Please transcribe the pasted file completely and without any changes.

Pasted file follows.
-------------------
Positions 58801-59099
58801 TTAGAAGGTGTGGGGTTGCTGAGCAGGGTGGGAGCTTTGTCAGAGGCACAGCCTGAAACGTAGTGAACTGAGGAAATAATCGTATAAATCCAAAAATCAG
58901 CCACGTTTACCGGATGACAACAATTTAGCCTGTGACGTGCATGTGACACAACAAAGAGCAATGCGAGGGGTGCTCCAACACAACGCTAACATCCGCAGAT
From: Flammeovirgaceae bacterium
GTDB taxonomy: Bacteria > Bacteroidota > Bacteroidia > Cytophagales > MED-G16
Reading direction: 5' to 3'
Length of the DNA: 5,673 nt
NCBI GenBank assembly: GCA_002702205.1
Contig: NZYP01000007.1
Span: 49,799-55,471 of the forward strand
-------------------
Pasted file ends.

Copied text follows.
Positions 58801-59099
58801 TTAGAAGGTGTGGGGTTGCTGAGCAGGGTGGGAGCTTTGTCAGAGGCACAGCCTGAAACGTAGTGAACTGAGGAAATAATCGTATAAATCCAAAAATCAG
58901 CCACGTTTACCGGATGACAACAATTTAGCCTGTGACGTGCATGTGACACAACAAAGAGCAATGCGAGGGGTGCTCCAACACAACGCTAACATCCGCAGAT
From: Flammeovirgaceae bacterium
GTDB taxonomy: Bacteria > Bacteroidota > Bacteroidia > Cytophagales > MED-G16
Reading direction: 5' to 3'
Length of the DNA: 5,673 nt
NCBI GenBank assembly: GCA_002702205.1
Contig: NZYP01000007.1
Span: 49,799-55,471 of the forward strand